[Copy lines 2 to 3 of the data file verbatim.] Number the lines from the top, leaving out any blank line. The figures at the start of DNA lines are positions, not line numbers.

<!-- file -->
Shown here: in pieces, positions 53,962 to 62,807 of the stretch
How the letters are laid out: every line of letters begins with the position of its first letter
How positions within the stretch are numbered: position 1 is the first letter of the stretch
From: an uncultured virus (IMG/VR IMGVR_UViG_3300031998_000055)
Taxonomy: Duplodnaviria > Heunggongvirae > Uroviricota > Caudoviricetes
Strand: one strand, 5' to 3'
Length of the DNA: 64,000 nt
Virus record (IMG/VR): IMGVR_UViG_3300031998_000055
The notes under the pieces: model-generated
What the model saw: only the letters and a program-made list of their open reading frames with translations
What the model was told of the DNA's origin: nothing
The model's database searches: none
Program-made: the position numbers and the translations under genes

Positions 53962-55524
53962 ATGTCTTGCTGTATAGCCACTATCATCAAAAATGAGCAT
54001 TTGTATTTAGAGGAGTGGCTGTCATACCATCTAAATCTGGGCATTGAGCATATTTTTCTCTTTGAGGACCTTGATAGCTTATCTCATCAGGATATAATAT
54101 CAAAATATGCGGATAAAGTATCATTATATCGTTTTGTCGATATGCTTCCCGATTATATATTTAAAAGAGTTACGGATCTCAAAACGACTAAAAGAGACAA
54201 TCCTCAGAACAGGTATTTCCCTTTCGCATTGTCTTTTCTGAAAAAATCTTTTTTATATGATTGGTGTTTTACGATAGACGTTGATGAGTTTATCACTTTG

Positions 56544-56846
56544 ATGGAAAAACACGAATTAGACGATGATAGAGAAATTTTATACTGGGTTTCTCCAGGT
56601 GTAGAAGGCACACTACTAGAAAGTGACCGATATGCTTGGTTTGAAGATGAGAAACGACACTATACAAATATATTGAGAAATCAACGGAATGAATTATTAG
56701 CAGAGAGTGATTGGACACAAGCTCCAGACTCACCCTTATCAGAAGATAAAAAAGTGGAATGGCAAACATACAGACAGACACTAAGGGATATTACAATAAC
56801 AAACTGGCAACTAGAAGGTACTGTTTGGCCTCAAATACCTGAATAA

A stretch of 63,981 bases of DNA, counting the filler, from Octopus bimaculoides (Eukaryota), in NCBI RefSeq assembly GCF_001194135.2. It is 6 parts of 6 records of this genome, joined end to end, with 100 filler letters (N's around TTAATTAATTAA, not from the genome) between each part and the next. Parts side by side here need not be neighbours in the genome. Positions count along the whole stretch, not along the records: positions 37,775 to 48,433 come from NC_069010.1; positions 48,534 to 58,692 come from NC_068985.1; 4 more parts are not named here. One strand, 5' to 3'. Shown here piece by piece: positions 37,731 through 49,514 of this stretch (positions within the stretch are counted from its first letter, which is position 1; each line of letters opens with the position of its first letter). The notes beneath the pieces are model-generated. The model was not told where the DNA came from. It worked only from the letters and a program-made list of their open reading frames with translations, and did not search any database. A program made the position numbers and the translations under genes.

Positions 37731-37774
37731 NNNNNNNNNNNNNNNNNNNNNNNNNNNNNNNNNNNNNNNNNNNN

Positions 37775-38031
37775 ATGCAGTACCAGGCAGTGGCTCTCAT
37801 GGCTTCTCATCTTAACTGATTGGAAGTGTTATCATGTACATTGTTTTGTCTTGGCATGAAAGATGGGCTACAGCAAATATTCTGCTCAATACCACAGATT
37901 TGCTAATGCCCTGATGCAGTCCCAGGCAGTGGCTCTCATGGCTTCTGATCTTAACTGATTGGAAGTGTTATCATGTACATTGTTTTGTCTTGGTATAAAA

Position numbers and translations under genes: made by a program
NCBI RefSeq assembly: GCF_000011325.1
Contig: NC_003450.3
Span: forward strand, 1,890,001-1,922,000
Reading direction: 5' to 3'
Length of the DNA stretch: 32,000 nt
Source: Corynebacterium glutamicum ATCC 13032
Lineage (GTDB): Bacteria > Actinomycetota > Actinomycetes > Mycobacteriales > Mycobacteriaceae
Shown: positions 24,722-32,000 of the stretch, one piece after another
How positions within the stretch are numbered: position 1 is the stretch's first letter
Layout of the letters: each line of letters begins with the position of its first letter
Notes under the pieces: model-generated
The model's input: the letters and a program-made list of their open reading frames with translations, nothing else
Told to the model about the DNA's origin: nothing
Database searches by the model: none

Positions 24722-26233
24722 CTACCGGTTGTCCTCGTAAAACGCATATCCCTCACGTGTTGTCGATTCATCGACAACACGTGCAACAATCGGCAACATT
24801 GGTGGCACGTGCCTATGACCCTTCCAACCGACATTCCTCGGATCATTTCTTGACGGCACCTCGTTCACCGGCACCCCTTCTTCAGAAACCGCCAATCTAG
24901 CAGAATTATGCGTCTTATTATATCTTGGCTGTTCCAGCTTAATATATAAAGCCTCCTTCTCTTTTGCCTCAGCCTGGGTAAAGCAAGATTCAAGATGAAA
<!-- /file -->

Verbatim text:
How the letters are laid out: every line of letters begins with the position of its first letter
How positions within the stretch are numbered: position 1 is the first letter of the stretch